along with pair programming and source code refactoring. retrieval. analysts. Likewise. For example. in eXtreme Programming (XP)—one of the better known agile software development methodologies [19. Domain Specific Languages (DSLs) are suited for solving a specific family of problems [9] because they allow you to express ideas and think in terms of the issues that pertain to the particular domain of the problem at hand. verify. the Structured Query Language (SQL) is a DSL that facilitates storage. A. page 43]. analyze. managers. BDD plays a more important role in the design process than it does in verification [2]. the TDD terms “test” and “unit” are replaced by “specification” in BDD [2]. develop. Due to its focus on characterization and analysis of behavior. For instance.4. This vocabulary differs from that of TDD. behavior of systems they wish to design. and entrepreneurs alike [27] in characterizing the desired.5 Domain specific languages Unlike general purpose programming languages.2 Behavior driven development Behavior driven development (BDD) is a subset of TDD which emphasizes thinking in terms of behavior rather than testing [2].TDD plays a central role. and manipulation 70 . A. and finally market. or expected. It achieves this primarily through the use of a very specific vocabulary that engages developers. the TDD notion of “assertion” is replaced by “expectation” in BDD [2].

numeric computation and symbolic processing).5. Fortran. extra solo at the coda. swinging. Consequently. 71 . the Starbucks coffee shop DSL: “Venti half-caf. non-fat. Lisp) all came into existence as dedicated languages for solving problems in a certain area (respectively business processing. some of today’s general purpose programming languages were originally DSLs [9]: The older programming languages (Cobol. and bump at the end” [10. slide 6]. The latter goes a step further by encapsulating subroutine libraries within a high level framework that directly invokes application-specific code [9]. The former provides an interface through which an existing general purpose programming language solves problems in a certain domain. slide 6] are more examples. A. easy on the chorus.1 Alternatives DSLs are often substituted with (1) subroutine libraries and (2) object-oriented and component frameworks [9]. and the music conductor’s DSL: “Route 66. In addition. thorough studies of DSLs have only begun in recent years because “over and over again the need for more specialized language support to solve problems in well-defined application domains has resurfaced” [9]. no foam. no whip latte” [10. Gradually they have evolved into general purpose languages Despite this evolution.of data housed within a relational database. DSLs are not a new phenomenon. it is “the classical method for packaging reusable domain-knowledge” [9].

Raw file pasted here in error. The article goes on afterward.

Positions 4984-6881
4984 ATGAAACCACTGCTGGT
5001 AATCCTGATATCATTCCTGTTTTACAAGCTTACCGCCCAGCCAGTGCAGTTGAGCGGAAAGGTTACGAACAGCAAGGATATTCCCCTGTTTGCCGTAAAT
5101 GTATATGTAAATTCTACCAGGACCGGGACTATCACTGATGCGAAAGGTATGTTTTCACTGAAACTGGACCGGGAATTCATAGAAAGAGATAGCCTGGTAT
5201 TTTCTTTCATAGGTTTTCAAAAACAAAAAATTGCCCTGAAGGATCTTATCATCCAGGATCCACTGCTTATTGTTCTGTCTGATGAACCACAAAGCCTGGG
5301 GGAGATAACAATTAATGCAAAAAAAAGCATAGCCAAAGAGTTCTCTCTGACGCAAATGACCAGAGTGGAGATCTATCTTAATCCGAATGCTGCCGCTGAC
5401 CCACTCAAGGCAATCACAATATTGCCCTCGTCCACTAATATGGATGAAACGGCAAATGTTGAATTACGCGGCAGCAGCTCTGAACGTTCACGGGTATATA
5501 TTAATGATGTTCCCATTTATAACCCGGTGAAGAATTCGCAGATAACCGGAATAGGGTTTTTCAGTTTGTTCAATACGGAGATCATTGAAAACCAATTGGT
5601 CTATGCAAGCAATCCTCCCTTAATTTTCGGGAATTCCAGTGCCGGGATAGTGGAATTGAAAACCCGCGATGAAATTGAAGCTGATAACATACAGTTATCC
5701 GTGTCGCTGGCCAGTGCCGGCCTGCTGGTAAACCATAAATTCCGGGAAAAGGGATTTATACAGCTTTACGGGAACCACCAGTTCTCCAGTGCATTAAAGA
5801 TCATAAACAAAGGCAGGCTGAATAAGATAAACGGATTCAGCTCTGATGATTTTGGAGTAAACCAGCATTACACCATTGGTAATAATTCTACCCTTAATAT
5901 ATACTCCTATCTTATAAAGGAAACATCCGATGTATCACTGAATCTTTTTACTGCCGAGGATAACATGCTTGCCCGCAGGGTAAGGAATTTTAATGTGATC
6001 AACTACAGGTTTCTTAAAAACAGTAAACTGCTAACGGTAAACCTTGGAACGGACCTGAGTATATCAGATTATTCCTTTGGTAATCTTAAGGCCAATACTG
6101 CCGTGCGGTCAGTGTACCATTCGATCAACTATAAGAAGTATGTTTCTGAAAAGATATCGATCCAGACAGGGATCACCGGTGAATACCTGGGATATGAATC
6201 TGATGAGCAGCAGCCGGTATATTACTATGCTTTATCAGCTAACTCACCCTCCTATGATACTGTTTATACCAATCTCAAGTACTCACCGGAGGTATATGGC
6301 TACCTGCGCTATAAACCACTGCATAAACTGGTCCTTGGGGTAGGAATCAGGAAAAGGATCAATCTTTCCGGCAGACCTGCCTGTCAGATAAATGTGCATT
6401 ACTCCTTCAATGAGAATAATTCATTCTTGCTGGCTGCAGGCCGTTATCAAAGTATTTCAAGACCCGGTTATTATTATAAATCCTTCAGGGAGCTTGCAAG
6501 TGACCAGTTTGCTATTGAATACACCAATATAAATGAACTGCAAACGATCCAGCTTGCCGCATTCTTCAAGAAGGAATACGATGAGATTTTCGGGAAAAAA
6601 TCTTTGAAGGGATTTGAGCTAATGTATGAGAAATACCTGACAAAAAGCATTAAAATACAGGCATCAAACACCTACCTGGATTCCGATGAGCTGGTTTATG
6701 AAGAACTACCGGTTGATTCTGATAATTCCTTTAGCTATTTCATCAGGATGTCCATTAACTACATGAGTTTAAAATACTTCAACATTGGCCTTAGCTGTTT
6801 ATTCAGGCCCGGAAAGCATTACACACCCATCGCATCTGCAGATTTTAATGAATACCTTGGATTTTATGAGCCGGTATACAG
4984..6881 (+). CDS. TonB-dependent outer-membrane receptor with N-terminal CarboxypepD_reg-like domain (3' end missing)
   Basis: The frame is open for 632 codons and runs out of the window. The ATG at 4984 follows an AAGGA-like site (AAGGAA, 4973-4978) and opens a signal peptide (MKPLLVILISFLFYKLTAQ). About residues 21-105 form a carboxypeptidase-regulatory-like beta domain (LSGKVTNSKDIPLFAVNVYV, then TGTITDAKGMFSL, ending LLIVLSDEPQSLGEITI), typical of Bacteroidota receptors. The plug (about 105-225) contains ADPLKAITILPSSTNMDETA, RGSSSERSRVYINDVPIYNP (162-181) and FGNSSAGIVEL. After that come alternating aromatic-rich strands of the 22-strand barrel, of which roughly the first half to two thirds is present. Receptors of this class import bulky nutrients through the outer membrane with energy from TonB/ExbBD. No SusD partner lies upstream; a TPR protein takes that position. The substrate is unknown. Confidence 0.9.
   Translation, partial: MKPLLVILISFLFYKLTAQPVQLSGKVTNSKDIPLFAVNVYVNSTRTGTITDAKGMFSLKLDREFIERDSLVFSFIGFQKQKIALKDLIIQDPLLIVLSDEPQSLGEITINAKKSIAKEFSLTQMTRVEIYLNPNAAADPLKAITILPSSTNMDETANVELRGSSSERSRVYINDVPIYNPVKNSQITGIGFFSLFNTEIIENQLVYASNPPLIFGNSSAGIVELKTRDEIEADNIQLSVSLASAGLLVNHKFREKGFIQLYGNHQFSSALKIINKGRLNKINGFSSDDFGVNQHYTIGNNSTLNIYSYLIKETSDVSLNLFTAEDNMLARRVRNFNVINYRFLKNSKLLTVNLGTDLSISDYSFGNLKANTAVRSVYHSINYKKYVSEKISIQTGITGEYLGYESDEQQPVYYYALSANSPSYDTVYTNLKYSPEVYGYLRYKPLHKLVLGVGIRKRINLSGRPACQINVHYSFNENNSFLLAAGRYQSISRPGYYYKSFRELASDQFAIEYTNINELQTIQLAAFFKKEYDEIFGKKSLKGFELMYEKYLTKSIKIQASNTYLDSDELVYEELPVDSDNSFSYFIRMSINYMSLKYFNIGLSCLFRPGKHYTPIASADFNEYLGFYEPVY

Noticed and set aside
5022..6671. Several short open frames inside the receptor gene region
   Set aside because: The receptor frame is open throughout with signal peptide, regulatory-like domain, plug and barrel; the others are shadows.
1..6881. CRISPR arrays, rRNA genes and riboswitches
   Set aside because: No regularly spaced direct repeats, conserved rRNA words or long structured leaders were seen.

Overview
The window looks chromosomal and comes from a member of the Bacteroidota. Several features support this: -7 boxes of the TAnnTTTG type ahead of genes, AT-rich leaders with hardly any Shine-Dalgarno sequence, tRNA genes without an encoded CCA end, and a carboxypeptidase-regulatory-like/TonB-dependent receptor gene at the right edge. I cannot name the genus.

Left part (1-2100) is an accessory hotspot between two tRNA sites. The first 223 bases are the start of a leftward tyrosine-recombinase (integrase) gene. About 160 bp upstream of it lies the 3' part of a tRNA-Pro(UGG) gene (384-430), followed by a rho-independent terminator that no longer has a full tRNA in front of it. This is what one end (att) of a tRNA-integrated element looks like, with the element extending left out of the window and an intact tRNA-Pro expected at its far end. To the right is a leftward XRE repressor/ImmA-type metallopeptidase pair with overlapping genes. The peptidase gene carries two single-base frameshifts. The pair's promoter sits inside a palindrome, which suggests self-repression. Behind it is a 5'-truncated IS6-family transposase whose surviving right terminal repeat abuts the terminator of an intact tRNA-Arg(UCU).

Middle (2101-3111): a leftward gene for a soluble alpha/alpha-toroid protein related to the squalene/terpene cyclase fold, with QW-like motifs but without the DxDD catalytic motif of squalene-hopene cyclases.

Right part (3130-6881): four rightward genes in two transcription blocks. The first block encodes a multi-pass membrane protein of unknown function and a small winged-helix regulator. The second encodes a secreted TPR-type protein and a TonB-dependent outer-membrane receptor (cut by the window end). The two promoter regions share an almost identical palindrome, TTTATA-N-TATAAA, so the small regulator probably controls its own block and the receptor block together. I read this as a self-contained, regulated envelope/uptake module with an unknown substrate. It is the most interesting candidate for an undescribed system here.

and Lisp [30] into one language. —Yukihiro Matsumoto Ruby is a very high level. Eiffel. and (3) it is a dynamic language that not only embraces but facilitates change [22. Ruby is considered to be an agile language because (1) it values programmer productivity over machine efficiency. the dollar sign ($) represents a command prompt and the expression “puts 15. For example. invoking the integer fifteen’s next method yields the integer sixteen. object oriented programming language invented by Japanese computer scientist Yukihiro Matsumoto in the early 1990’s [30.next” is evaluated at the command line. as illustrated by figure A. If that pseudocode runs directly on their computers. A. It offers a harmonious balance between the functional and imperative styles of programming by blending the essence of Perl. floating point numbers. classes. Here. Ruby is truly object oriented because everything—including such things as integers. (2) it aids interpersonal communication through its clear. isn’t it? Ruby tries to be like that.6 Ruby programming language Sometimes people jot down pseudo-code on paper. like pseudo-code that runs. modules. 39]. In addition. 72 . expressive syntax and high readability. pages 3–8]. Ada.6. and methods— is an object in Ruby [30]. general purpose. it’s best. Smalltalk.1.A.1 Object oriented Like Smalltalk.